By J. Michael Barrett International policy decisions that seemed reasonable in an earlier time can often look ill-advised as facts on the ground change and relations evolve. Or, more to the point, as those relations devolve into outright hostility, as is the case recently between the United States and Russia.
Why, then, at a time when the United States is squaring off with Vladimir Putin over his Ukraine power-grab and other international misdeeds, would our government continue to fund Putin's corrupt regime with American taxpayer dollars by buying legacy Russian rocket engines known as RD-180s?
Fortunately, lawmakers will have an opportunity this month to correct this now stunningly outdated national-security mistake.
The United States has used Russian RD-180 engines to power our rockets -- including the delivery of U.S. spy satellites into orbit — since 2000 for a number of reasons, with cost as a driving factor.
At the turn of the millennium, the United Launch Alliance — the Lockheed Martin/Boeing joint venture that supplies rockets to the Air Force, NASA, and the National Reconnaissance Office — determined it would cost less to purchase the Russian engines than develop its own. When the arrangement was first conceived there also was hope that such business dealings with Russia would ease relations between our countries, and make Putin less likely to sell to nations like Syria.
But things haven't worked out that way. According to Michael V. Hayden, a four-star Air Force general and former head of the National Security Agency and the Central Intelligence Agency, "It's clear now that relying on Russia for rocket engines was a policy based on hope, not good judgment.''
In reality, our arrangement with Russia is, in effect, putting taxpayer money in the pockets of corrupt Russian officials and their cronies. The engines, after all, are made by NP Energomash, a mostly government-owned operation.
As Sen. John McCain, R-Ariz., recently put it, Americans "are paying millions of dollars to companies that have done no work but merely served as a 'pass-through' to corrupt Russian businessmen connected with Vladimir Putin.''
More importantly, our reliance on Russian RD-180 engines has left us at a severe disadvantage as we attempt to check Russia's military aggression. This became clear last year, after the United States imposed sanctions on Russia for its seizure of Crimea. In response, Russian Deputy Prime Minister Dimitri Rogozin threatened to ban all sales of RD-180 engines to the U.S. intended for launches with military connections, mocking our dependency on his nation for the launch of spy satellites.
That the Putin government has so much power over America's national security operations is unacceptable.
Congress is, however, poised to end this dangerous — and embarrassing — business relationship. In December, lawmakers passed rules to ban future contracts for purchasing RD-180 engines. The legislation also barred Russian engines for use in U.S. national-security launches after 2019 and set aside $220 million to develop a replacement engine.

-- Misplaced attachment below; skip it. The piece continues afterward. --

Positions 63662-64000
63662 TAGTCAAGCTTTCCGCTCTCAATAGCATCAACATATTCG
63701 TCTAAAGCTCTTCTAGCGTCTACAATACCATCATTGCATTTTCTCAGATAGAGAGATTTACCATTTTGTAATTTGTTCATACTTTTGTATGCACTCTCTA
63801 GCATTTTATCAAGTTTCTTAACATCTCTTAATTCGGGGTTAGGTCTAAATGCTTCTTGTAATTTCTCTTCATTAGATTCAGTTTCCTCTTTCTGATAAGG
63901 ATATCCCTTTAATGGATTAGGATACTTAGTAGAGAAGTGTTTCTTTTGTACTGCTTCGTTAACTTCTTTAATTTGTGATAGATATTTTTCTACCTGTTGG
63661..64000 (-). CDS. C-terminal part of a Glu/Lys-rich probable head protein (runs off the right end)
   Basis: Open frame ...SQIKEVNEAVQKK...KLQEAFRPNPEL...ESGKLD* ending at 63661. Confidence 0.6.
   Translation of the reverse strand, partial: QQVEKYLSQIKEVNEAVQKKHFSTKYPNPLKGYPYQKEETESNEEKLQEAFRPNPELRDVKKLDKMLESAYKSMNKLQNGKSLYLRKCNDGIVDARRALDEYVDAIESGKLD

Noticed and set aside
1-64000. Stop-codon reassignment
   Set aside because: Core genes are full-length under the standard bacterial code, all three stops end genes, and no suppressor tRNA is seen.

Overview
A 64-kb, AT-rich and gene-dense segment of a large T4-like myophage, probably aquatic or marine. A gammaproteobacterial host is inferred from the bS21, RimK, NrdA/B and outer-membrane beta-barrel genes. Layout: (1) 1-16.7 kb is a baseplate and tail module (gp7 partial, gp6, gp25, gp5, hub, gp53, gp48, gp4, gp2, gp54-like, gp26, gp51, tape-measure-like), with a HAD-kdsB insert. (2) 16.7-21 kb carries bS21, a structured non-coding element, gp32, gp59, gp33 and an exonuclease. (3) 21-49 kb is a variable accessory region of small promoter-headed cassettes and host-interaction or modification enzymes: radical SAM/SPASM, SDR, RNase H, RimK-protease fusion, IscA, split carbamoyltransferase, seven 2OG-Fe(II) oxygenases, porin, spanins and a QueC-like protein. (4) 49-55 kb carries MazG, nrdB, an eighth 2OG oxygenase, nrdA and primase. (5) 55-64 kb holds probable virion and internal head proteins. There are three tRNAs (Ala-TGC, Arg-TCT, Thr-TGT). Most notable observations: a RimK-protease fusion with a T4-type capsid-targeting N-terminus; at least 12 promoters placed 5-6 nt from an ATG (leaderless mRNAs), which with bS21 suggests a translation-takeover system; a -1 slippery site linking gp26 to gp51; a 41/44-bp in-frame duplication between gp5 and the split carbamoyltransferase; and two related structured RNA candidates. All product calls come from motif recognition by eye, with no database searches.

But ULA isn't happy with these restrictions and has been using its influence in Congress to push back. Indeed, Rep. Mike Rogers, R-Ala., — whose district houses a major ULA factory — has introduced a bill rolling back the limits on Russian engines.
At the same time, ULA has decided to limit production of its American-made Delta IV launcher in an effort to strong arm the U.S. military into purchasing the RD-180 until at least 2020. This underhanded tactic might benefit ULA, but it'll endanger U.S. security while enriching Russia.
ULA is able to execute such a ploy because of its long monopoly on rockets for national-security launches. America's interests would be far better served if we leveraged our existing, homegrown alternatives and encouraged U.S. technology and engineering companies to re-join the global space race.
In recent weeks, though, there has been encouraging progress proving viable alternatives to the Russian engine exist, and from multiple American providers. The Air Force, for example, just certified California-based SpaceX's Falcon 9 rocket for use in national-security launches. This rocket has proven itself as a reliable, cost-effective alternative to ULA's Atlas V rocket, which is powered by Russian engines. NASA is already using SpaceX's Falcon 9 and Dragon spacecraft to help end U.S. reliance on the Russians for access to the space station.
In certifying Falcon 9, the Air Force has officially brought competition back to national-security launches. But this is only a first step towards replacing the RD-180. It's now up to Congress to follow through and commit to ending our well-intentioned but ultimately dangerous and self-inflicted Russian chokehold on our national security.
J. Michael Barrett is former director of strategy for the White House Homeland Security Council. He is a principal with Diligent Innovations. See photos, follies, HOH Hits and Misses and more at Roll Call's new video site. Get breaking news alerts and more from Roll Call in your inbox or on your iPhone.